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Liège’s Night Council is intended to be multisectoral. Indeed, it gathers local elected officials and representatives from the nightlife scene and police, as well as other concerned parties. In MANNHEIM, the stakeholders involved in the city’s nightlife strategy are mainly: the police, associations working on harm reduction and the prevention of discrimination, resident organisations, mediation services, cultural stakeholders and transport companies. They are involved in each stage of the implementation of an action (conception, decision and implementation). The person responsible for the operational coordination is the Director of the city’s Department of Urban Cultural Development. In ROTTERDAM, the range of stakeholders involved in the nightlife policy is relatively large. Besides the local elected officials who are responsible for nightlife, these are nightlife venue trade bodies, professional nightlife event organisers, resident associations, cultural stakeholders, tourism stakeholders, transport companies and the local police, as well as nightlife customers themselves. Of course, this group of key stakeholders also includes justice representatives, associations who act against discrimination, or even, in a less direct way, researchers who work on nightlife. Operational management is mainly the responsibility of the city’s department of security. Coordination with other departments in the city is a key issue. In BUDAPEST’s 7th district, operational coordination is ensured by the relevant district town hall in collaboration with representatives of key stakeholders, such as the police, the Local Surveillance Body both for the whole city and for the 7th district, and the municipal Civil Guard. In order for the domain of nightlife to be properly assimilated within the organisation/body/administration, it is sometimes necessary to dedicate time and support. It’s worth taking the time to present the project to the city’s different departments, or even on an individual basis, as well as to present progress reports at executive committee meetings. This allows for the different municipal departments to grasp the scope of the project and their role as contributors, actors or facilitators. The project should be presented and explained at every opportunity, i.e. through the internal magazine, at interdepartmental meetings, at seminars, or conferences attended by elected officials. If the nightlife strategy is treated as a project, then a project method, framework and reporting techniques can be used. For example, a progress report is sent to the select committee every three months and the minutes from project team meetings are communicated to the Director General of Services. It is sometimes difficult to mobilise the departments for initiatives that are not led by ‘their’ elected official. In order for the departments to appropriate the subject matter, it is important to bear in mind a ‘win-win’ form of cooperation. For example, the fact that working in a network allows for collecting information that can be of interest to certain departments and should therefore be shared with them.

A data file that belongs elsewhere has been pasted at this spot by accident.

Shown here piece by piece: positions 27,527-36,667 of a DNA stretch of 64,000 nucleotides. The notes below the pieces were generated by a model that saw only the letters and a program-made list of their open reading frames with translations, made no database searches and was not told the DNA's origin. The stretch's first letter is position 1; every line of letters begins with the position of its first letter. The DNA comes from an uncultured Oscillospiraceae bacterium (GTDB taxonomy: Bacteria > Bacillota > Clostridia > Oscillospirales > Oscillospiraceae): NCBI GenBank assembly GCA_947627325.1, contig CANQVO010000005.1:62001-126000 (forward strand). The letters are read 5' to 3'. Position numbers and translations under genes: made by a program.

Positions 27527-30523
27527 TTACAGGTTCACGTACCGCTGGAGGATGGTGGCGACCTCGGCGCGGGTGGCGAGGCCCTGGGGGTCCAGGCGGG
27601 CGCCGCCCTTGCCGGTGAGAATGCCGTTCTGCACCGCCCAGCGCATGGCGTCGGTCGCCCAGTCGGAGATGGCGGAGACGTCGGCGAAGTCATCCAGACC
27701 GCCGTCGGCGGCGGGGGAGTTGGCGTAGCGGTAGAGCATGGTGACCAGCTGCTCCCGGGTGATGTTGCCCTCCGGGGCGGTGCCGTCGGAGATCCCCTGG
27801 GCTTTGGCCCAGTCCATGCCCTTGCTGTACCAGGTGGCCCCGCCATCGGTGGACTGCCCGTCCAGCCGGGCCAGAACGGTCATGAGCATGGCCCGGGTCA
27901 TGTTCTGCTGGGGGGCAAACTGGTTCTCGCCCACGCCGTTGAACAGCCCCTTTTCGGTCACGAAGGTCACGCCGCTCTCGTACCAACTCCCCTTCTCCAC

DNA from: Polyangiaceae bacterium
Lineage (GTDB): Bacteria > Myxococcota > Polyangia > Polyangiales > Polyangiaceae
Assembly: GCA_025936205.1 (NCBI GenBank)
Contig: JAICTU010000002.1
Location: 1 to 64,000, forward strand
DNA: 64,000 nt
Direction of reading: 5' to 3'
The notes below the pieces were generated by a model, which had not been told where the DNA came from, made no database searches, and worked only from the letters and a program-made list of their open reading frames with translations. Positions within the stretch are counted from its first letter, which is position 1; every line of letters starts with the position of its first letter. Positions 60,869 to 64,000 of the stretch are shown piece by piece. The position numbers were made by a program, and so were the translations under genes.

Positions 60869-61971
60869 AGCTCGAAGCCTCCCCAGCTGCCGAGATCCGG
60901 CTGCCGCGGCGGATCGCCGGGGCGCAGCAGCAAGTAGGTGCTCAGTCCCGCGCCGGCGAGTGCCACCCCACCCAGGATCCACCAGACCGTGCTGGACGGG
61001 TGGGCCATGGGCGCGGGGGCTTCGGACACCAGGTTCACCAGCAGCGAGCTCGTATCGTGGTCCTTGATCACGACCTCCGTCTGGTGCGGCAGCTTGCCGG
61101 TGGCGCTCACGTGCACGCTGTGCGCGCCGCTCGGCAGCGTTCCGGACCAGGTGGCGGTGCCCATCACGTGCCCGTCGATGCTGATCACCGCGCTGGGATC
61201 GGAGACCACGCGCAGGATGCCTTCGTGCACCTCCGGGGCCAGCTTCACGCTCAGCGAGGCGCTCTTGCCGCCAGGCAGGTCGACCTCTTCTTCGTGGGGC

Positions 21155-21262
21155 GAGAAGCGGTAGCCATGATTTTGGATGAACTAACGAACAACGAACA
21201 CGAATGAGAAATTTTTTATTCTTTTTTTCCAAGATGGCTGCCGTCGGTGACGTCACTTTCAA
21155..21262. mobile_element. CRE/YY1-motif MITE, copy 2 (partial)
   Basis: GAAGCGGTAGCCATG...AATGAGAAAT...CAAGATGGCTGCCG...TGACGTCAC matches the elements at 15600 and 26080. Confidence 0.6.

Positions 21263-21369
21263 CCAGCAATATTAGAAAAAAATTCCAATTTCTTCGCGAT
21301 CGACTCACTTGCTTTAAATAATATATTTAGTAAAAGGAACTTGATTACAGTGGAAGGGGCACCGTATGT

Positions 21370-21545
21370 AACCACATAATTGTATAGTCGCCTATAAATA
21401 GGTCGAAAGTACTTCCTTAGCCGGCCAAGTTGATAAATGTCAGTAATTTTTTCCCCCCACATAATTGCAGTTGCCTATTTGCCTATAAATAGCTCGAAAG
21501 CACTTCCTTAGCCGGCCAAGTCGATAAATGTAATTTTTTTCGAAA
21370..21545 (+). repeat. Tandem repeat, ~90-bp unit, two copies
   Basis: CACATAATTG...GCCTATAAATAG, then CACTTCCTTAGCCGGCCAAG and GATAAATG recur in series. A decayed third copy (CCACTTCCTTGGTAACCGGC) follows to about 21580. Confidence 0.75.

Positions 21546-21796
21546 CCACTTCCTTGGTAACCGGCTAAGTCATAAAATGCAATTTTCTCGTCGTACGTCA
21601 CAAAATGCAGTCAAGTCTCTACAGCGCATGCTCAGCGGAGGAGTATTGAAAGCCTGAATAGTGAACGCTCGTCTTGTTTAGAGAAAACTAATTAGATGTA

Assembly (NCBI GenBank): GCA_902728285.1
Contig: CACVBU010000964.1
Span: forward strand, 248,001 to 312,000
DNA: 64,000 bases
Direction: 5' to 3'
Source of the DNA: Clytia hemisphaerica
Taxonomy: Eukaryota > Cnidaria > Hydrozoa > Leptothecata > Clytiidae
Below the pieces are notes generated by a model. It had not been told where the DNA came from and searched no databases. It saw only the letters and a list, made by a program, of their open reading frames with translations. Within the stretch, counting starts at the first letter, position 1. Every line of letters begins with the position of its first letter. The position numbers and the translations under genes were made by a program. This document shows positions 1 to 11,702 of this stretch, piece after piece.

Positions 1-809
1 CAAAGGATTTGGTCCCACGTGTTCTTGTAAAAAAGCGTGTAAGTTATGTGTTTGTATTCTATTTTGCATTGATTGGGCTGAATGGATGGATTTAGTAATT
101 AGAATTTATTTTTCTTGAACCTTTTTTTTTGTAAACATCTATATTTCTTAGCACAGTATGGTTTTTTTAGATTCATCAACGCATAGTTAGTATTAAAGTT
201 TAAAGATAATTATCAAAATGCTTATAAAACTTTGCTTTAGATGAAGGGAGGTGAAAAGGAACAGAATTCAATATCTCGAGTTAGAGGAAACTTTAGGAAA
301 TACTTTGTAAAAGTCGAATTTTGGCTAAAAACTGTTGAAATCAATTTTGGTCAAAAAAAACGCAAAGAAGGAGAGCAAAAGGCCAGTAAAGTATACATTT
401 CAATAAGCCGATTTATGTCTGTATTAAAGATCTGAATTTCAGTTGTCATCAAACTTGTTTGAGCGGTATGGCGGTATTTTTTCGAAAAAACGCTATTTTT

4. THE PROCESS AND MODERATION OF GOVERNANCE BODIES THE GOVERNANCE BODIES AND THEIR MODUS OPERANDI The different bodies that take part in the implementation of a nightlife strategy in a city can greatly vary, depending on each city’s particular context, problems and resources. In this section we firstly present the bodies which are obviously involved, as well as other groups which complement and support the nightlife policy and whose participation vary from city to city. GUIDE MÉTHODOLOGIQUE METHODOLOGY GUIDE